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Grace can appear in the most unusual places. Sarah Torbeck recounts an incident that reveals the effects of transformative grace on a hot summer day. 

I waited impatiently, as the gears and chains of the garage door lurched and groaned over the archway before settling into relative silence. The oppressive heat rushed into the garage, and I hurried into my car before the heat could fully engulf my resolve to drive the short distance to the community pool. 

On impulse, I had decided to brave the heat, despite my love/hate relationship with bathing suits, and seek solace in the cool, sparkling water. Now as I pulled into the parking lot, I realized that every human being on the East Coast had made the same decision. I briefly thought about returning home, but I caught a glimpse of the shimmering pool water below and continued to make my way toward the community-pool subculture. 

I managed to ferret out an unclaimed lounge chair, where I hastily deposited my belongings and sat down to take off my sandals—which gave me an opportunity to silently investigate my temporary neighbors. 




I recognized the young mother settling in on my right. I had briefly noticed her when I first arrived, because she was wrestling with an inflated swan floatie and an overstuffed beach bag in the parking lot. Now I realized that she had three small children in tow, and I listened to them squeal with delight at the sight of the pool. 

“Mummy I want to get innnnn!” squealed the oldest child, who couldn’t have been more than five.  

“Hold on, Jeffrey,” she murmured. I have to find the sunscreen.” 

“But why can’t I get in now?” Jeffrey cried, as he tugged relentlessly on his mother’s arm. 

Not to be outdone, his younger sister plopped herself on the concrete, and began to pull cookies out of the beach bag, while the baby, who appeared to be about 18 months old, started to toddle toward the water’s edge. 

“Carly, wait for lunch!” her mother scolded, while simultaneously grabbing the baby’s hand. 




I thought about waiting to see if Jeffrey got his way, but ultimately decided that it was unkind to eavesdrop—so I hurried to the deep end of the pool and dove in. I relaxed into a comfortable backstroke and began swimming toward the other end of the pool, when my reverie was suddenly interrupted by laughter ... and the sounds of shrieking.  

I stopped swimming and looked in the direction of the sound. It was Jeffrey. He was screaming as he evaded his mother’s attempts to apply sunscreen. But that wasn’t the only reason for the uproar. The baby had managed to wriggle out of his infant swim trunks and was currently racing around the edge of the pool in his birthday suit, evading his sister’s attempts to catch him.  

The scene was admittedly comical, but I watched with vague apprehension as the scene unfolded. The lifeguard finally caught the baby and returned him to his mother, while Jeffrey and Carly stood there laughing. Everyone was laughing … except the mother. One could see that she was holding back tears, as she turned and started to pack up her beach bag. “Let’s go,” she cried. “We’re going home.”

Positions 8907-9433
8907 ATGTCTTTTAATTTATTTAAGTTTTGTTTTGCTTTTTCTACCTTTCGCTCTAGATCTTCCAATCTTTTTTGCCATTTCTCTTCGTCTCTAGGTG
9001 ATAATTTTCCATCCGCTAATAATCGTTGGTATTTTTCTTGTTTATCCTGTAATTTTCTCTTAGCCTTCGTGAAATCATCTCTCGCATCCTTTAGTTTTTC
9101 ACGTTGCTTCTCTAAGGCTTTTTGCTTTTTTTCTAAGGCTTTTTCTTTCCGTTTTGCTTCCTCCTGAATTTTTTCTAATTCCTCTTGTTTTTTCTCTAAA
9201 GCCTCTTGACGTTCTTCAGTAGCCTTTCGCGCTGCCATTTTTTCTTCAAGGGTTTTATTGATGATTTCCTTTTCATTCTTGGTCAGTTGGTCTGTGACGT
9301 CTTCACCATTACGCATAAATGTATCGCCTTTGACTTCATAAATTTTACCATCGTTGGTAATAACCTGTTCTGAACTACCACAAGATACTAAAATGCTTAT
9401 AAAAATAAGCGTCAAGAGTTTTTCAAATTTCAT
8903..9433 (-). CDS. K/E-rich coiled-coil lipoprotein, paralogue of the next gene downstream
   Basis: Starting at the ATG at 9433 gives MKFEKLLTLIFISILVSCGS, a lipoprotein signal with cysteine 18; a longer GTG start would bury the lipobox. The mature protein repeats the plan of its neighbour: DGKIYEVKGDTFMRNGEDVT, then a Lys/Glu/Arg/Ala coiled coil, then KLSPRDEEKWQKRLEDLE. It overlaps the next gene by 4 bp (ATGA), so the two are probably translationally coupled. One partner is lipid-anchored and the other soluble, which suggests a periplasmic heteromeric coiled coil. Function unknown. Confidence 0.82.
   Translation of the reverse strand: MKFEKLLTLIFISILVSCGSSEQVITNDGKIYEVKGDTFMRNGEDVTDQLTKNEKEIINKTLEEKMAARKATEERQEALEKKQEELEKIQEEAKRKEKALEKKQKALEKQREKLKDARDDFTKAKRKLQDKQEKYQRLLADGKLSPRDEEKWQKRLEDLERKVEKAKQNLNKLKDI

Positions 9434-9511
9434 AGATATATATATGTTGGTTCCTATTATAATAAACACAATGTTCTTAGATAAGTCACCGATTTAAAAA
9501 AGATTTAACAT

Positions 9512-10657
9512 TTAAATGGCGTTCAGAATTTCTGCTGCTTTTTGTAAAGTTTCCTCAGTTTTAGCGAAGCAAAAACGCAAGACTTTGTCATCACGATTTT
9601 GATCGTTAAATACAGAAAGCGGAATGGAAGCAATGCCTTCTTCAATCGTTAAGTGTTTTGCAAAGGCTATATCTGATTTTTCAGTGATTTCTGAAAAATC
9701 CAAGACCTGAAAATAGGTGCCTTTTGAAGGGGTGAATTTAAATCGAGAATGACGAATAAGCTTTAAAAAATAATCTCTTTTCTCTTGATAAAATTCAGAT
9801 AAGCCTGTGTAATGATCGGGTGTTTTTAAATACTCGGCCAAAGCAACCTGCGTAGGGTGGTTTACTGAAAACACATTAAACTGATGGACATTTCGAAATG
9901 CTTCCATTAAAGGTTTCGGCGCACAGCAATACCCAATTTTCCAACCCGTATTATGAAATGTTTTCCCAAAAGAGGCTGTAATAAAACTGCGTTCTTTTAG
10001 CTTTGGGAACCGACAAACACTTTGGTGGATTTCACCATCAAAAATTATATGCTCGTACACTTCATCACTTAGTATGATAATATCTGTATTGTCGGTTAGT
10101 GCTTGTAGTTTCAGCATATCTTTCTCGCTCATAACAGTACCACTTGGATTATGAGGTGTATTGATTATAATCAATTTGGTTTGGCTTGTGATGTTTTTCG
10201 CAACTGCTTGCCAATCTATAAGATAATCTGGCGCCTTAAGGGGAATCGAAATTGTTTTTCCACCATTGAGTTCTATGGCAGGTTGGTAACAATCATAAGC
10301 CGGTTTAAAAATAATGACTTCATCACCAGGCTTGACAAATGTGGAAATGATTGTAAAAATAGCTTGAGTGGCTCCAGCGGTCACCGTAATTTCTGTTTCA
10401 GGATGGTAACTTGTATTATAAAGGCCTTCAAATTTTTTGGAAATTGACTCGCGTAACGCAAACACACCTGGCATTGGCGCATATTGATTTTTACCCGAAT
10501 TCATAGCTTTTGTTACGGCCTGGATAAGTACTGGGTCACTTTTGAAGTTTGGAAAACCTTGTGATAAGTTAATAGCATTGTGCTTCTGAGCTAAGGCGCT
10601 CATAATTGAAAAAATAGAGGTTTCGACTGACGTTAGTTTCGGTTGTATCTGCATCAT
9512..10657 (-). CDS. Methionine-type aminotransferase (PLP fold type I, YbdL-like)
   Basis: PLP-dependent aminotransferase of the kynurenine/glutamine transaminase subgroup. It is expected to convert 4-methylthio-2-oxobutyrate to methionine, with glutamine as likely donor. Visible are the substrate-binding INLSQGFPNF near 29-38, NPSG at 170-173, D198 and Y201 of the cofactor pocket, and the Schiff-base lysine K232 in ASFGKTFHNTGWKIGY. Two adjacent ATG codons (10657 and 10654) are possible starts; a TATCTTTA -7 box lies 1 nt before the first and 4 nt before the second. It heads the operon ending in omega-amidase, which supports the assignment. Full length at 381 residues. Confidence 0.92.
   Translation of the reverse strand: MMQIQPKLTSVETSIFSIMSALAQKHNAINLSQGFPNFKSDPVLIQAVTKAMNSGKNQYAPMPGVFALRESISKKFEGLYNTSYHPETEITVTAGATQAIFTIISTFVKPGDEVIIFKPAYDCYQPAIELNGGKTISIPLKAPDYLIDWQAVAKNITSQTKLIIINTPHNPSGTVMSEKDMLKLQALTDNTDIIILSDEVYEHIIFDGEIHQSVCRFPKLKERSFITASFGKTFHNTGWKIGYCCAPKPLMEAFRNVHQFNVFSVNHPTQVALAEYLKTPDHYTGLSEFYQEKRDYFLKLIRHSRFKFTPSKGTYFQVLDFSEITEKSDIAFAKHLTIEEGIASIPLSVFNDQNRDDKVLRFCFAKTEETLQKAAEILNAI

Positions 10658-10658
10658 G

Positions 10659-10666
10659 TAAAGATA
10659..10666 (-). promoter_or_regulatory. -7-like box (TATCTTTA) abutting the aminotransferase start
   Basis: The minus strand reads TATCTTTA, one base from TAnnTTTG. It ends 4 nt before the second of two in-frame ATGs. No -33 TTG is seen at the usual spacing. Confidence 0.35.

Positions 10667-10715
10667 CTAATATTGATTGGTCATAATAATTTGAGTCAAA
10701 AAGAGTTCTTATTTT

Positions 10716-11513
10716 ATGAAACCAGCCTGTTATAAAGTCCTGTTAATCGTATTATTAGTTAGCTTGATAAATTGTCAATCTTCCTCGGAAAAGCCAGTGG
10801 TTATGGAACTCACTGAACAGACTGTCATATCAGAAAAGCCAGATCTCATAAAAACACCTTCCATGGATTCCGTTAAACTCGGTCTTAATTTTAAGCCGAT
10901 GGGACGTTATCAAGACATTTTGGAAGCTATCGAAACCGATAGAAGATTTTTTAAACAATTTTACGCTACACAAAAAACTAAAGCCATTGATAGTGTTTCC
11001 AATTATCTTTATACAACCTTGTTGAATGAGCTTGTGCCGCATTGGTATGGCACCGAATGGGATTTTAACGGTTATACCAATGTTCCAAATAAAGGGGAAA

Everyone seemed to sense the atmospheric shift and started to turn away. 

Everyone … except for a tall, muscular woman in a sparkly gold bathing suit who suddenly stepped forward and began clapping. The young mother stopped and stared at the clapping woman.  

We all did. 

The woman continued to walk toward the unhappy scene—clapping and smiling. She finally stopped in front of the little family and said, “Good job, Mama. Well done! You’re a good mama. You brought your babies here for some fun on a summer’s day, even though it was really hard to pack them up and keep an eye on all three of them. My goodness, you even brought a floatie!” 




The crowd grew quiet, as we waited for the mother’s reaction. She stood there for a moment and wiped an errant tear away. The gold-bathing-suit lady turned and looked at the gawkers. “Come on, everybody!” She cried. “Let’s give this Mama some credit! Give her a hand!” 

And slowly, the other swimmers began to clap for the beleaguered, overwrought mother. It was just a smattering at first, but eventually several people began to cheer and clap as well. 

The mother smiled, and shook her head in disbelief, before returning to her chair. She seemed overwhelmed but grateful to the woman in the sparkly gold bathing suit. 


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We all have an opportunity to offer comfort, solace, and even applause if the situation warrants. #CatholicMom


Ah yes, a little mercy … a little grace … go a long way, don’t they? We all have an opportunity to offer comfort, solace, and even … applause if the situation warrants. I realize that our current culture is quick to whip out a phone in a situation like this, but that doesn’t negate our choices. We possess the wisdom within ourselves to offer Christ’s transformative grace to others in the simplest and most basic ways. 

I know that I want to be that person for others.  

I want to be someone’s pool angel. 

 (Only I’m not doing it in a sparkly gold bathing suit.) 



Copyright 2023 Sarah Torbeck
Images: Canva